Stacy McCain has a summary of Team Kimberlin’s latest lying attack. This one is aimed at a Romney campaign staffer. Posting at Democratic Revolution as under the name of one of his not-for-profits (a cheesy outfit I call the Velveeta Revolution), Team Kimberlin accuses Romney staffer Bill Murray of fraud. That posting relies on an article at The Democratic Daily by Alex Brant-Zawadzki. Mr. Brant-Zawadzki is a cyber colleague of Neal Rauhauser. Mr. Rauhauser works with Brett Kimberlin at Velveeta Revolution.
As Stacy McCain notes:
Brant-Zawadzki’s article (“Romney Staffer Committing Charitable Fraud“) refers to the American Liberty Alliance, a Tea Party-oriented project launched by Eric Odom in 2009 that was subsequently dissolved, as well as the National Bloggers Club, as points of association between Murphy and Ali Akbar, a conservative New Media strategist who is president of the National Bloggers Club. Brant-Zawadzki’s claim that the club is a “fraud” appears to be based entirely on the fact that the non-profit has not yet filed its first report with the Internal Revenue Service. Yet as Akbar has explained, the club was only organized in February of this year, and has up to one full year to report its activities to the IRS.
I’ll bet that the National Bloggers Club could be persuaded to open its books for an audit if either the Justice Through Music Project or (OK, I’ll use it’s legal name) the Velvet Revolution did the same.
Put up or shut up, Mr. Kimberlin.
UPDATE—There’s been some buzz on the Interwebs about whether or not the National Bloggers Club is a 503(c)(3) organization. In order to determine that, we can look at 26 USC 503(c):
(c) List of exempt organizations
(3) Corporations, and any community chest, fund, or foundation, organized and operated exclusively for religious, charitable, scientific, testing for public safety, literary, or educational purposes, or to foster national or international amateur sports competition (but only if no part of its activities involve the provision of athletic facilities or equipment), or for the prevention of cruelty to children or animals, no part of the net earnings of which inures to the benefit of any private shareholder or individual, no substantial part of the activities of which is carrying on propaganda, or otherwise attempting, to influence legislation (except as otherwise provided in subsection (h)), and which does not participate in, or intervene in (including the publishing or distributing of statements), any political campaign on behalf of (or in opposition to) any candidate for public office.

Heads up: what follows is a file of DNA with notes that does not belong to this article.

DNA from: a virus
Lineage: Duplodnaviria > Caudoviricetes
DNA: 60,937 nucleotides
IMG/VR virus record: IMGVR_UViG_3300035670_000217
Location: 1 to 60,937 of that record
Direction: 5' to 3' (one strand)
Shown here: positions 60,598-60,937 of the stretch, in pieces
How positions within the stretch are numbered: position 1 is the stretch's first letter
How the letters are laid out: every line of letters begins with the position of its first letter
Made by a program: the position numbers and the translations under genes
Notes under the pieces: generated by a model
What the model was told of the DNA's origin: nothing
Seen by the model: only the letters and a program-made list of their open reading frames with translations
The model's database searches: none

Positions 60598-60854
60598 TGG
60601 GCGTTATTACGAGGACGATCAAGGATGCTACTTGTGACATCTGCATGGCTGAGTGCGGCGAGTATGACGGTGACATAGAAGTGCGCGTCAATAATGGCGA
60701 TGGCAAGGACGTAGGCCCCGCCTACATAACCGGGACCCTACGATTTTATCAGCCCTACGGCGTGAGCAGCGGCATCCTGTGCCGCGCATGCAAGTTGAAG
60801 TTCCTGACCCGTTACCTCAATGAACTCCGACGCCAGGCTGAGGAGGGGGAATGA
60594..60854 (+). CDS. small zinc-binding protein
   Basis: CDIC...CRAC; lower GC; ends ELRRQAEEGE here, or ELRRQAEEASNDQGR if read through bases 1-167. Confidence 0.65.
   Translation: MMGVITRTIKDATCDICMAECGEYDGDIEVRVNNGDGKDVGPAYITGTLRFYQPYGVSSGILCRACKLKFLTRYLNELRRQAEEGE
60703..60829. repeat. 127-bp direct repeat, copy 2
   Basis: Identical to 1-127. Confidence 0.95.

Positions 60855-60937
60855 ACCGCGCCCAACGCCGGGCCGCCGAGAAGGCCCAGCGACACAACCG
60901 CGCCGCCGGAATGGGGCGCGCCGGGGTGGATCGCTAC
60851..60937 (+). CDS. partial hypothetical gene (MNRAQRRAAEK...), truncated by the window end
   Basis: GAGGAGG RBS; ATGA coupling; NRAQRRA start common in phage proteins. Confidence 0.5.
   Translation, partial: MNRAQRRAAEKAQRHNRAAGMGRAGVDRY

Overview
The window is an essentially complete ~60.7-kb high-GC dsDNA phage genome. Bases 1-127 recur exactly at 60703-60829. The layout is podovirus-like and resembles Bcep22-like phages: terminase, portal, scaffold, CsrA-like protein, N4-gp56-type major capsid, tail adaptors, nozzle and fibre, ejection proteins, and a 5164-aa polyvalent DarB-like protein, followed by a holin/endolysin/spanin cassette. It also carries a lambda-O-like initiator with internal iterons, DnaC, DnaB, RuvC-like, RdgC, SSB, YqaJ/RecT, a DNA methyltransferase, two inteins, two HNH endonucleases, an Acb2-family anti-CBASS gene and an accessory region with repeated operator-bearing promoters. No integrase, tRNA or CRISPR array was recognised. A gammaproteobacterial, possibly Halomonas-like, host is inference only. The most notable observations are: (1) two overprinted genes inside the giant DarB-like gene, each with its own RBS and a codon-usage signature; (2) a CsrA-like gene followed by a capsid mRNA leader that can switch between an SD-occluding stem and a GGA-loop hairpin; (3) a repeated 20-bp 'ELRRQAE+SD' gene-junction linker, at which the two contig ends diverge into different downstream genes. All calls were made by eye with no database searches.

IANAL, but from what I know about the National Bloggers Club it seems to fit that description. Some people are writing that because NBC has not filed with the IRS yet for recognition of an exemption, they are not organized as a 503(c)(3) entity. That doesn’t seem to be what the Internal Revenue Code requires. Indeed, the IRS web page on how to register as a 501(c)(3) has this:
Generally, organizations required to apply for recognition of exemption must notify the Service within 27 months from the date of their formation to be treated as described in section 501(c)(3) from the date formed.
Clearly, NBC is within that 27 month window. There really is nothing to see here. We do need to move along and stop feeding the trolls.
UPDATE 2—As I mentioned above, IANAL nor am I any sort of tax professional. However, I have been a director or trustee of several 501(c)(3) organizations and was the Treasurer responsible for IRS filings at one. I write based on that experience. There’s someone hiding behind a nom de cyber who is trying to post incomplete (and therefore misleading) information about what a 501(c)(3) organization is required to do and when it is required to do it. Nice try, but you’re blocked.